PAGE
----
I was interviewed for an NPR piece run today:
For those who put weight on data, see these graphs.
Wisconsin’s outlook has deteriorated recently [post]
Figure 1: Log coincident index for Wisconsin, from March release (blue), April (red), and May (green), and associated implied forecasted levels. All normalized to 2014M01=0. Source: Philadelphia Fed coincident, leading, and author’s calculations.
The already lackluster BLS (establishment) employment figures for Wisconsin are likely to be revised down [post]
Figure 2: Wisconsin private nonfarm payroll employment (blue), and predicted (red). Light blue shading denotes data used for regression. Source: DWD and author’s calculations.
Real output measures demonstrate Wisconsin growth lags, despite having a high ALEC economic outlook ranking [post]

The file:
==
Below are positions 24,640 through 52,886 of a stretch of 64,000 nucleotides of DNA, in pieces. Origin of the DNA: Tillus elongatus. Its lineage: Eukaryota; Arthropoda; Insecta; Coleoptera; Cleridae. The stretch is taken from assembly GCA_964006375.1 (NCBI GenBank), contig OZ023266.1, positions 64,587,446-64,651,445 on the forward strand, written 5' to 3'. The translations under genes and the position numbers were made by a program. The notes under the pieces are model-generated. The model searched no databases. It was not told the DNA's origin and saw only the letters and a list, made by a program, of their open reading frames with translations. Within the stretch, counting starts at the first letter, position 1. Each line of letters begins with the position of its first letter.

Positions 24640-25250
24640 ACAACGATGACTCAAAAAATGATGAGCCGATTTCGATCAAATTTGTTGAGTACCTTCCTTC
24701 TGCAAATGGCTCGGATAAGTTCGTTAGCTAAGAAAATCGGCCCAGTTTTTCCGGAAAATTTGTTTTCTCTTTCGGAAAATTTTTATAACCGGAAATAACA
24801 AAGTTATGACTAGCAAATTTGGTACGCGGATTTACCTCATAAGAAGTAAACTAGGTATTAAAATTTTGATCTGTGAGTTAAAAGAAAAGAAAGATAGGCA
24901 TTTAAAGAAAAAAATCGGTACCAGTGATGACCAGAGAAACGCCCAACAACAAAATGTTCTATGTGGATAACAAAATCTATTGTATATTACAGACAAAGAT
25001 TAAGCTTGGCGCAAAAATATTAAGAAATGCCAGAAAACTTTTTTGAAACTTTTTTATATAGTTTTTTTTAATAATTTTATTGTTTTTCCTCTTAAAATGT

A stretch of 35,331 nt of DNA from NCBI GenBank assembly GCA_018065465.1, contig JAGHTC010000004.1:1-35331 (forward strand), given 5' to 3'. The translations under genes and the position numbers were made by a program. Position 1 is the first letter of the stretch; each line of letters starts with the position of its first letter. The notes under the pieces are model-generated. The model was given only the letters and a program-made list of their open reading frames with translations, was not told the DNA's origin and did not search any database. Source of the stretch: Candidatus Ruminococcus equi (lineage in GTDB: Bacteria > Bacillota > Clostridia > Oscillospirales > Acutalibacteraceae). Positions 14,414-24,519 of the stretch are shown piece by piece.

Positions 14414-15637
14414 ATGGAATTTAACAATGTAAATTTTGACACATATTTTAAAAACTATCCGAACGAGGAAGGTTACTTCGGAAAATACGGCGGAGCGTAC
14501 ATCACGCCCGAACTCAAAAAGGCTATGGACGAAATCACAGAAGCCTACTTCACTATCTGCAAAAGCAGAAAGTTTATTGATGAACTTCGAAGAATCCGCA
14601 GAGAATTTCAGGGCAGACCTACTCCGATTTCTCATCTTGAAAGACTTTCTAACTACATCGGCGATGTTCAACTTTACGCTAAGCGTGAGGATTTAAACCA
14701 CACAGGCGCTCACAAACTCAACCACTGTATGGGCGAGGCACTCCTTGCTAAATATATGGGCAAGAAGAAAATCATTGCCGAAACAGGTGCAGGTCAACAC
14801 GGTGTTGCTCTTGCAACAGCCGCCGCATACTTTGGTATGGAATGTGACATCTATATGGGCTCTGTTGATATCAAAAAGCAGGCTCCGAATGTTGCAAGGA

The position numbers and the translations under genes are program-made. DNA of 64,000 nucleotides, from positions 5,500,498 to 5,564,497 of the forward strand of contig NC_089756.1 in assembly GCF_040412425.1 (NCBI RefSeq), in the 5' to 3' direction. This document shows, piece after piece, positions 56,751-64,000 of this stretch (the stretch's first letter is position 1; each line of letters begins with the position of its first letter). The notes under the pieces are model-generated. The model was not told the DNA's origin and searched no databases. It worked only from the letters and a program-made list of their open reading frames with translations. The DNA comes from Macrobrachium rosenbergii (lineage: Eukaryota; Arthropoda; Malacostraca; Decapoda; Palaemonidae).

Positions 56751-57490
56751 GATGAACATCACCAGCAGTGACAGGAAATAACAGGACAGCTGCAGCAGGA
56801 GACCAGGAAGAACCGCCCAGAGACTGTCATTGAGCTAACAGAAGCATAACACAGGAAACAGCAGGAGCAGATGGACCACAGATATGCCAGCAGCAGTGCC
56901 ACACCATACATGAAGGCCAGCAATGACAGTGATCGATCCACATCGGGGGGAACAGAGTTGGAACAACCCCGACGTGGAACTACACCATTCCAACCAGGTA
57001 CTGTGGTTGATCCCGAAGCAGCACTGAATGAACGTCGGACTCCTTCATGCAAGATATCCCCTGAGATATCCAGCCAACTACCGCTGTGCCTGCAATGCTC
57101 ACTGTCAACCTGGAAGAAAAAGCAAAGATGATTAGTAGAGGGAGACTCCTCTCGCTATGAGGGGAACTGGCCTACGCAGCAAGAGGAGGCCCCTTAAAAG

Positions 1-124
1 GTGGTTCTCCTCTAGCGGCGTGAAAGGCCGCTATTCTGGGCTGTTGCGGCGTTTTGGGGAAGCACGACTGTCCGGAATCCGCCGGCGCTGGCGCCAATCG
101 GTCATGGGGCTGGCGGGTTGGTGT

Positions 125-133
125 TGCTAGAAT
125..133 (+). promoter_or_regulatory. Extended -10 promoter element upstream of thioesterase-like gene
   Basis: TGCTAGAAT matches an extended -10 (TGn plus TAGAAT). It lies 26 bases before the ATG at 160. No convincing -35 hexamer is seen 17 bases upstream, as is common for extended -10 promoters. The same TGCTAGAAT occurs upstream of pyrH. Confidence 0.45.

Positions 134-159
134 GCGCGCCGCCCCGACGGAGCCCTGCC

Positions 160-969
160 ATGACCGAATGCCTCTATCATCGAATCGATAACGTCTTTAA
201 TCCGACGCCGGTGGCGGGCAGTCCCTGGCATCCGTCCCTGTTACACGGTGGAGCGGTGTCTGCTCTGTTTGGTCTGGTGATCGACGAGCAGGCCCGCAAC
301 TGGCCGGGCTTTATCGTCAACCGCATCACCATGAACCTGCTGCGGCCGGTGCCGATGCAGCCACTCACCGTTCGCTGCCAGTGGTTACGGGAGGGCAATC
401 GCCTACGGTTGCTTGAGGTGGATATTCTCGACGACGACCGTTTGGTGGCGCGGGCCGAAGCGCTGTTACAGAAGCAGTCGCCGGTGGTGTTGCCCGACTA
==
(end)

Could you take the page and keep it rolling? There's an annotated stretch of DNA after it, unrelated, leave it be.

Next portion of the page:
Figure 3: Log Gross State Product for Minnesota (blue), Wisconsin (red), Kansas (green), California (teal), and United States (black), all normalized to 2010=0. 2014 figures are advance. Numbers in [square brackets] are ALEC-Laffer rankings from Rich States, Poor States, 2014. Vertical dashed line at beginning of Brown, Brownback, Dayton and Walker administrations. Source: BEA, ALEC RSPS 2014, and author’s calculations.
Wisconsin ranks dead last for start-ups, despite Governor Walker’s goal of creating thousands of new companies [post]
Wisconsin’s economic performance since 2011M01 deviates — with statistical significance — from the historical norm, established using a model incorporating long run slower growth of the Wisconsin economy relative to the US economy [post]
Figure 4: Coincident index for Wisconsin (blue), forecast (red), and 90% confidence band (gray). For forecast, see text. Source: Philadelphia Fed and author’s calculations.
Bonus: It’s not just nonfarm payroll employment. Civilian employment also declines [post]